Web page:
Creativity Greenhouse

I’m here at the Emirates Literary Festival and one of the things that strikes me about creative people is that they give priority to the their art. What separates us – the aspirants – from those who are published, invited, and touted as authors is the ability to put aside the daily demands of life in order to focus on the business of creating. Many people who want to write refuse to think about it in this way.

“I just write when the muse strikes me,” people often say.

These people seldom produce very much. Everyone from Stephen King to me, the co-editor of several anthologies, has a writing habit — daily writing habit. We sit down and get on with it so that by the end of the week, month, year, we have projects to show for those hours spent in isolation.

I admit that with my job at a start up, my well oiled machine has started to rust under the combination of the endless grind and the reduced number of hours I’m awake – an offshoot of my other job, being a healthy womb for our first child. I do keep up my fifteen minutes of morning pages most days – a habit 14 years in the making – but by the time they are over, the rest of life has crowded in.

Instead of bouncing out of bed to exercise, eat, or even write, I am on email, constantly catching up on work. I acknowledge this as last week being at a book fair and this week being at a festival have knocked my weekly blog entries to one side. But no one receives prizes for emails.

This is what I’m going to remind myself and re-commit to my creativity.

Do you have the same struggles? Any advice on prioritizing?

Reader Comments

  1. Nasser

    I can definitely relate…I pretty much struggle to prioritize anything…for instance, I’d be conflicted about doing an overdue assignment or getting a haircut!! or studying for a test or calling up a friend…it’s silly I know, since you’d think the choice would be obvious but truth is I give both equal deliberation and I don’t always end up making the best decision…it’s worse when you add procrastination and ADD into the mix as in my case..

    lol..not very helpful, am I? 😛

    Look at the bright side, you’ve been able to commit to the same writing regimen for the last 14 years…I’d consider it an accomplishment if I can do the same for two weeks! plus, you have a bun in the oven on the way, so cut yourself some slack! you’ve earned it 😉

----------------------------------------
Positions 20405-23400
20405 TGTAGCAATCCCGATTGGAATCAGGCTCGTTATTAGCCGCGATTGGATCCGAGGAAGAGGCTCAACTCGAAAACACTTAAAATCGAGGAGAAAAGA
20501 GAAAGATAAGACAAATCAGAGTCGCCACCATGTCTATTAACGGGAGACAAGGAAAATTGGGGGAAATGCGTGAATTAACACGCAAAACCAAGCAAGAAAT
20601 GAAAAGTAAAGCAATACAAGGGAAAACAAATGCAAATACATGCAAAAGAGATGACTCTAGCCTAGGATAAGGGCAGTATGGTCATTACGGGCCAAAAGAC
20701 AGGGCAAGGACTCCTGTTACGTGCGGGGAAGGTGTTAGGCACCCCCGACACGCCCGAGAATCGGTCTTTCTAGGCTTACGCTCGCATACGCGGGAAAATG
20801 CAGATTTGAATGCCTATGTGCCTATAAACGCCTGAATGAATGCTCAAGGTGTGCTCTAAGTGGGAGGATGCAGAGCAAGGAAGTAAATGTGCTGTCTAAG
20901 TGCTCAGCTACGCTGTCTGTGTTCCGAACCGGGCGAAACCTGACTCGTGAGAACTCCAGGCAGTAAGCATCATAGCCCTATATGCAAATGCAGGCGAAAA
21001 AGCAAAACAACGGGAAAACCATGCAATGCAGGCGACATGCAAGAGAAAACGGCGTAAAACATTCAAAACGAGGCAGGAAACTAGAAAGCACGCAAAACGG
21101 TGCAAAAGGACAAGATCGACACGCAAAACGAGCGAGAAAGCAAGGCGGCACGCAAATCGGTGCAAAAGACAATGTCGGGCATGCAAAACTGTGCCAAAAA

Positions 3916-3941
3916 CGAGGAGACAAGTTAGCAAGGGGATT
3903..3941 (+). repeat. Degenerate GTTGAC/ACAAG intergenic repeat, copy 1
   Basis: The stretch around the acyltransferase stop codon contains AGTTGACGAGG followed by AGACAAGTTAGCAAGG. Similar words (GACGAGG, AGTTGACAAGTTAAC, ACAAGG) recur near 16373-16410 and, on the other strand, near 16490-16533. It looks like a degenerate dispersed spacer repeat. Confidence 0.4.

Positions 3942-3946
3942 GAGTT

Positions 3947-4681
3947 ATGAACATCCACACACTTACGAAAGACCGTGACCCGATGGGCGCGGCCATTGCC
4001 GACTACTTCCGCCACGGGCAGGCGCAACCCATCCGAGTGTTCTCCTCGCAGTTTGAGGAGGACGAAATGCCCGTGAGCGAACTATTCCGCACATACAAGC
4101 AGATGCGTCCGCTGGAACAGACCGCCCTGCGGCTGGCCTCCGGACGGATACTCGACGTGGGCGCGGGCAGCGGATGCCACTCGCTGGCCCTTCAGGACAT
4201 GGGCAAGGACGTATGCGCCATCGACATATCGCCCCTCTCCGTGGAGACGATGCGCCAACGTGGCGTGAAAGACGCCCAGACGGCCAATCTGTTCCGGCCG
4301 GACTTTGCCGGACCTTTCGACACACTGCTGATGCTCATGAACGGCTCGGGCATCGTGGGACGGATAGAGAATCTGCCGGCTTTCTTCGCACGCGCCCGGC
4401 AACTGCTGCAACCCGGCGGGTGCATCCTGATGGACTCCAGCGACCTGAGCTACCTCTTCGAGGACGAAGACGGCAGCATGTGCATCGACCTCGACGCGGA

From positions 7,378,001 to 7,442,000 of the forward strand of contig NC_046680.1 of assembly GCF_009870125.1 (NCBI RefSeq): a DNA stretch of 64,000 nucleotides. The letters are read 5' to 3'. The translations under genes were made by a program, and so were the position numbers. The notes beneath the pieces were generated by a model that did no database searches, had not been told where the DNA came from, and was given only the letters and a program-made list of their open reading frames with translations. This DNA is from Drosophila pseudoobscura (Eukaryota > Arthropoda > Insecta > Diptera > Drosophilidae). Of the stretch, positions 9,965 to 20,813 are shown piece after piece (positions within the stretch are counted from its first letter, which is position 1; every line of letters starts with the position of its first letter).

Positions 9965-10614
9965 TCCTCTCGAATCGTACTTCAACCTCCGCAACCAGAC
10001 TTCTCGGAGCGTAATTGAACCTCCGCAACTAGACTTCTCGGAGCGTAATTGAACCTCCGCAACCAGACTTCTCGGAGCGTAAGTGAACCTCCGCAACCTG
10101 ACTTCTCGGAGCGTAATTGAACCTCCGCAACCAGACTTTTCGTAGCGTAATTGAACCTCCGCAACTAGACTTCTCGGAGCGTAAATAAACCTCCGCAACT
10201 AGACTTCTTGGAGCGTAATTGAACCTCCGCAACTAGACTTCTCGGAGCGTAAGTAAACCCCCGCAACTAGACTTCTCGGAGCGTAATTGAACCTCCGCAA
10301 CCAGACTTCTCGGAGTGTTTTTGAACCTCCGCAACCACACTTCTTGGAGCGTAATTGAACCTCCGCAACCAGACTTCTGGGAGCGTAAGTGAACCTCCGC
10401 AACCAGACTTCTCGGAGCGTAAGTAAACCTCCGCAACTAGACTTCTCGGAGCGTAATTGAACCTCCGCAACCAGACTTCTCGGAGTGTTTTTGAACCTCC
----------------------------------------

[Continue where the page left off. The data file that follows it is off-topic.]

miss you and hope you have a safe flight back!

  2. Nasreen

    Work email is like a gas – it fills up all available space.

    I had the same thing happen to me while I worked at the startup. My Iphone had me constantly checking email, preparing responses in my mind or typing them out furiously. Turns out the phone has a feature that helped me break the habit. I could turn off automatic email sync – this made such a huge difference. I was finally possible to disengage completely during non-work hours. I had to do that so I could reclaim the rest of my day.

    It also helped that I realized it was insufferably rude to pull out one’s phone in company. It implies that making conversation with ones companions ranks below work email or facebook or twitter. Wouldn’t it be rude for me to be muttering something under my breath in company? Why was it ok for me to be muttering something under my breath on twitter?

    The first week is the hardest – if you stay away from email outside work hours for a week, they are most likely to manage just fine without you. This will make the second week easier, and by the third week, who knows, maybe you’ll be writing again? 🙂

    Much love
    -N

    • Mohanalakshmi

      That is such a great analogy for a pregnant woman :). The time change and multinational elements make it a bit challenging but I am trying to at least be off on Fridays (our Sunday). Glad to know others have to learn this the hard way.

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